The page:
LAMB CHOPS WITH ROSEMARY AND ORANGE SYRUP - COTES D’AGNEAU AU ROMARIN ET SIROP D’ORANGE
Course Main Dish
Cuisine French
Keyword orange juice
Prep Time 15 minutes
Cook Time 10 minutes
Servings
servings
Ingredients
  • 1 cup; 250ml freshly squeezed orange juice
  • 1 tablespoon extra-virgin olive oil
  • 8 lamb chops, about 4 oz. (120g) each at room temperature
  • Fine sea salt and freshly ground black pepper
  • 1 tablespoon heapingfresh rosemary leaves
  • Fleur de sel
  • 1 tablespoon unsalted butter cut in four pieces and chilled
Course Main Dish
Cuisine French
Keyword orange juice
Prep Time 15 minutes
Cook Time 10 minutes
Servings
servings
Ingredients
  • 1 cup; 250ml freshly squeezed orange juice
  • 1 tablespoon extra-virgin olive oil
  • 8 lamb chops, about 4 oz. (120g) each at room temperature
  • Fine sea salt and freshly ground black pepper
  • 1 tablespoon heapingfresh rosemary leaves
  • Fleur de sel
  • 1 tablespoon unsalted butter cut in four pieces and chilled
LAMB CHOPS WITH ROSEMARY AND ORANGE SYRUP - COTES D’AGNEAU AU ROMARIN ET SIROP D’ORANGE
Instructions
  1. Place the orange juice in a medium, heavy-bottomed pan over medium heat. Bring to a lively simmer and reduce until the juice is thickened to a syrup, and has reduced by about two-thirds, which will take about 10 minutes. Check the juice frequently to be sure it isn=t reducing too much. When the juice has reduced, remove it from the heat, and reserve
  2. Place the olive oil in a large heavy bottomed skillet over medium heat. When the oil is hot, but not smoking, add the lamb chops and sear them on each side, for 1 to 2 minutes per side, seasoning as you do with salt and pepper.
  3. Coarsely chop the rosemary.
  4. When the chops are golden, add the rosemary to the pan, stir and continue to cook for 3 to 4 minutes. Remove the pan from the heat.
  5. While the chops finish cooking, return the orange syrup to a gentle boil over medium heat and whisk in the butter, one piece at a time, swirling the pan as you whisk, until the sauce is velvety.
  6. To serve, place one chop on each of four warmed dinner plates, and surround with a drizzle of orange syrup. Drizzle each chop with some syrup as well, season with fleur de sel and serve.
Share this Recipe

This Post Has 10 Comments

  1. Barbra Love

    I just ordered some lamb chops and I appreciate this lovely recipe. I wonder if I had this with you in Louviers? Thank you for the description of the Italian deli, too. I was transported! How nice that you speak Italian. I never knew. XO

    1. Susan

      Barbra, I don’t think you did have this in class…but the orange sauce goes with duck and you may have had it with that. IT also goes by itself, slurped up with a spoon! My Italian is rusty, but I needed it for Italian Farmhouse and I love the language. It was fun speaking it this morning.

      1. Eleanor Matthews

        Susan, I knew the duck with orange sauce sounded familiar…Paris class, May 16, 2008 and November 18, 2010. But, I think I will try the lamb chop recipe soon, Stay well.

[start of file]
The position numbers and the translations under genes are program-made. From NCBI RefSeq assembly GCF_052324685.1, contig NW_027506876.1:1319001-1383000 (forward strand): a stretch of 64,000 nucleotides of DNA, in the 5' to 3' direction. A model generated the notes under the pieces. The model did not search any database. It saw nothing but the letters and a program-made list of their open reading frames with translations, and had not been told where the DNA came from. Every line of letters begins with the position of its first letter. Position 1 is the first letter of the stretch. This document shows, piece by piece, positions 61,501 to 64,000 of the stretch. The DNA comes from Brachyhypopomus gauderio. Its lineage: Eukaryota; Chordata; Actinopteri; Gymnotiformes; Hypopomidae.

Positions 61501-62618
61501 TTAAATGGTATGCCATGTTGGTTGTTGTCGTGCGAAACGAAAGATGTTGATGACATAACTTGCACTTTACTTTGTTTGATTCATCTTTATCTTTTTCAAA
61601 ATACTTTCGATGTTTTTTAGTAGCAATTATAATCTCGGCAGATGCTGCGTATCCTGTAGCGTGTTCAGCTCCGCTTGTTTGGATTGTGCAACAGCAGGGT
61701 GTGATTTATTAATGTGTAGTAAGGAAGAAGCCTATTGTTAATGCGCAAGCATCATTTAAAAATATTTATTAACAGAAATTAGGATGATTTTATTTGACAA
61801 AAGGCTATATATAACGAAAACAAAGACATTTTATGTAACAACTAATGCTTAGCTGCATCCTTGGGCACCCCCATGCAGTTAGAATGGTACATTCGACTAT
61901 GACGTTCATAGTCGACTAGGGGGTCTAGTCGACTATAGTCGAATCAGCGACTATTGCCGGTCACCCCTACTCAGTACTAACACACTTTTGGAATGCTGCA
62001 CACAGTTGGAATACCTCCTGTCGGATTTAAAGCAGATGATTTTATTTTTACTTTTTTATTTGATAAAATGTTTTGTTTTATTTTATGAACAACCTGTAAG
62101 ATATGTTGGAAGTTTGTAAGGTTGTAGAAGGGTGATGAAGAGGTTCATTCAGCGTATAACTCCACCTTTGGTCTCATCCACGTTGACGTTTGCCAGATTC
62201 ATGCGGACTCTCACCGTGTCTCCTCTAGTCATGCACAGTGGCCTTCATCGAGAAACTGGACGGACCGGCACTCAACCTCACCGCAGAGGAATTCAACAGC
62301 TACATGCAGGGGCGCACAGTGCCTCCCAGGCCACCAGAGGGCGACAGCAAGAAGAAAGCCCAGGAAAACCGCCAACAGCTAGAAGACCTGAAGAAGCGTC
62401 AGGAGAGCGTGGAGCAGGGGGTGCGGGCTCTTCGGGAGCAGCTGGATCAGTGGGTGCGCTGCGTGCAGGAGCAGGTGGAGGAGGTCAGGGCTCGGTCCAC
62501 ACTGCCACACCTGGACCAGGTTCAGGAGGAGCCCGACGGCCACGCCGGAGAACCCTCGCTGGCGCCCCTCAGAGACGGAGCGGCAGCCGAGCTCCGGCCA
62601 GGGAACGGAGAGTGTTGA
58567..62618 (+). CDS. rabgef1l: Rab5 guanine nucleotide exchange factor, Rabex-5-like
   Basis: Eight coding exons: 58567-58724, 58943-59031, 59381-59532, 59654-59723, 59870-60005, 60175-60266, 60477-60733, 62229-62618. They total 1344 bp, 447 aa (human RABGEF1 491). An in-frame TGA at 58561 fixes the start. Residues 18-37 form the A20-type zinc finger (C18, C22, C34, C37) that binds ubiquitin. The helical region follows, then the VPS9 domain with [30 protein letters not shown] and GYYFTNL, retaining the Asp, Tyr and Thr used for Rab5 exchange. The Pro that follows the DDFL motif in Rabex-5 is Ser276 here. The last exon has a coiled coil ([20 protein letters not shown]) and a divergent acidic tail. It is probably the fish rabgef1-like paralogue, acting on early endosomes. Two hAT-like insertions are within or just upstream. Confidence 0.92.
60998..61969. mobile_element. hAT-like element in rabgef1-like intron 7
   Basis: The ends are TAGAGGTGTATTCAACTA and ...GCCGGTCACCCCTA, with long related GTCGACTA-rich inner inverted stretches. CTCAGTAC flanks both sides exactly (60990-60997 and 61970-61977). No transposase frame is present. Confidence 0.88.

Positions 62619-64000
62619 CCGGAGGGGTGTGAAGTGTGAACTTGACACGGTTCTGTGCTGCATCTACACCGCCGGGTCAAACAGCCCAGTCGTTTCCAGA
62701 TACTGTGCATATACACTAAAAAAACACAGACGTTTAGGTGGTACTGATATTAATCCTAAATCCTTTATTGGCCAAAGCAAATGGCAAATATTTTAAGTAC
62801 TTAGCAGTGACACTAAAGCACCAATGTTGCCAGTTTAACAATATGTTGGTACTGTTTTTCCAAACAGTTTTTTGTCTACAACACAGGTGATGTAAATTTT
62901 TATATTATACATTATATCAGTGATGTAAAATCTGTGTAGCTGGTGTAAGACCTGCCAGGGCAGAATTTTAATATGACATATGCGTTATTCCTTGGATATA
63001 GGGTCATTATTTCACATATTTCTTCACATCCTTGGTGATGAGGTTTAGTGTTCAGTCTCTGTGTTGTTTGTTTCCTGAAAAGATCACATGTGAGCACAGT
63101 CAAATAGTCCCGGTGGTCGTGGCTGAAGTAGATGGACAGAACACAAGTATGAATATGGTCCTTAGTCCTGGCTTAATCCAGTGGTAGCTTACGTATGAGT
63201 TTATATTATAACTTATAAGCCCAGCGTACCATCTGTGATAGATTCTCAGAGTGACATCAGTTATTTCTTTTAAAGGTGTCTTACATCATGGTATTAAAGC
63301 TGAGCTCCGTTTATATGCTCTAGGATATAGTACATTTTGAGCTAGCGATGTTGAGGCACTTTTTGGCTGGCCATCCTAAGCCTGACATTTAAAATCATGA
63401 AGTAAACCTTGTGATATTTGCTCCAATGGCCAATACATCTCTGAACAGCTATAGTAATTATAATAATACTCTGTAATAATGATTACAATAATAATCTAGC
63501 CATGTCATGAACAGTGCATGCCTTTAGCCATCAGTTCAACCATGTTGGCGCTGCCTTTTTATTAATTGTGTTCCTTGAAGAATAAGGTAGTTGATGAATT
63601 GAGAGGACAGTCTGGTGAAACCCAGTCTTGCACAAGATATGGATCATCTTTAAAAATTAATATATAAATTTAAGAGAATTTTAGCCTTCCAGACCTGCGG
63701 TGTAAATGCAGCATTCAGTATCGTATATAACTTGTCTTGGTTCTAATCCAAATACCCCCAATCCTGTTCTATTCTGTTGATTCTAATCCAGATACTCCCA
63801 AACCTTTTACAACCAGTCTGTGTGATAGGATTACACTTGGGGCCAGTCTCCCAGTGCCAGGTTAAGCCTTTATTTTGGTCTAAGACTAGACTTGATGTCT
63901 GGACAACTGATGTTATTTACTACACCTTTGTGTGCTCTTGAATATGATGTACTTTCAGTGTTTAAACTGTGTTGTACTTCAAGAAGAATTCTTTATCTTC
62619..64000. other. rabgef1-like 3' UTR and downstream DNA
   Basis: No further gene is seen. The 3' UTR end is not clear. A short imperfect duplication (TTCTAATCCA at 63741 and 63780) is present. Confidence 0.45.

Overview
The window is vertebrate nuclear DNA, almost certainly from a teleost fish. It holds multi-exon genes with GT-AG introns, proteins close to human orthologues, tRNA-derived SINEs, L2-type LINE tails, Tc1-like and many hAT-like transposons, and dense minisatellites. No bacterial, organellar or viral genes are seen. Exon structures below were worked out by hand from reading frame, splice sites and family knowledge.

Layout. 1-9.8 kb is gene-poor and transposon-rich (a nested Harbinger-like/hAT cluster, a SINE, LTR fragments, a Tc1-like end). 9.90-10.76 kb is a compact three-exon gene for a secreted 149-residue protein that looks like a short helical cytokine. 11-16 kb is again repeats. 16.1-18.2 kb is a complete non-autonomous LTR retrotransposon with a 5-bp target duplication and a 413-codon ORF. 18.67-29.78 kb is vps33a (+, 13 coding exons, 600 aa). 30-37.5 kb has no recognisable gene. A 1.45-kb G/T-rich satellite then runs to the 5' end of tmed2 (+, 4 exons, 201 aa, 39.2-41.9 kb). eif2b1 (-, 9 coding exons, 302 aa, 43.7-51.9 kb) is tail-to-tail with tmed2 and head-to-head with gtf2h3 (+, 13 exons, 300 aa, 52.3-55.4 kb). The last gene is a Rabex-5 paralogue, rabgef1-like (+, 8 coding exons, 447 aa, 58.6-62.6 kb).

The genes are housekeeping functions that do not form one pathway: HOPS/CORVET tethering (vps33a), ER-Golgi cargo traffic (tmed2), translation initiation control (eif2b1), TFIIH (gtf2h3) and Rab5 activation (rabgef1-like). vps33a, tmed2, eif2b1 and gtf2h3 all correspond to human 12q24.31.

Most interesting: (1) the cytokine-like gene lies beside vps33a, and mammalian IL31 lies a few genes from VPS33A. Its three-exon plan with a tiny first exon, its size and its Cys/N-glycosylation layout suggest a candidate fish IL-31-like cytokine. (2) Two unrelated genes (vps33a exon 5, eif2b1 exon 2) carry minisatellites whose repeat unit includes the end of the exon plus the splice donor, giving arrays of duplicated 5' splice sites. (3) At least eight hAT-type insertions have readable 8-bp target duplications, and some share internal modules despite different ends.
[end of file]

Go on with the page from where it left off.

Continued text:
1. Susan

          Eleanor – yes, you’re right!! And you keep excellent records (of course!). Try it with the lamb – you’ll love it. And you’ll notice a slight difference in this version…! YOU keep well. Great to hear from you.

  2. Alyce Morgan

    Thanks so much, Susan, for sharing part of your day during this hard time. Typically for Easter I do a big tied boneless leg of lamb in the oven with lots of garlic, tomatoes, wine, onions, rosemary, and also roast the biggest ham I can find. No gathering of family and friends this year, but we have some pretty chops squirreled away in the freezer for two of us. (Our neighbors may drop by in the garage for a carrot cake cupcake and Champagne!) Hadn’t decided what I’d do with our chops, but love the idea here. I’ve ordered oranges now from the store and — God willing and the creek don’t rise — I might get them Friday! I linked my own blog to yours today so that my readers can see your luscious lamb recipes. So thanks again and Joyeuses Pâques!

    1. Susan

      Alyce, love it: God willing and the creek don’t rise! I haven’t heard that forever. Anyway, got my fingers crossed that you get your oranges in time. You’ll love the recipe, and carrot cake in the garage sounds fun!

  3. Cathy

    I am making lamb for Easter and this recipe is perfect!

    1. Susan

      Which one will you make, Cathy? Chops or leg?

  4. BettySue Ballard

    Bonjour Susan and Coco!
    Thank you for the Easter Lamb recipes!
    I love sharing your recipes – revisiting your home with Coco!
    I hope/dream I shall visit Paris again. I must carry on my foot travels that I revisit on my walks here.
    Will you please share the composers you enjoyed in the Italian Deli?
    Thank You, always for gifts of Joy and inspiration.
    BettySue

    1. Susan

      Betty!!! It’s in the note I just sent out. Giovanni Allevi/Ludovico Einaudi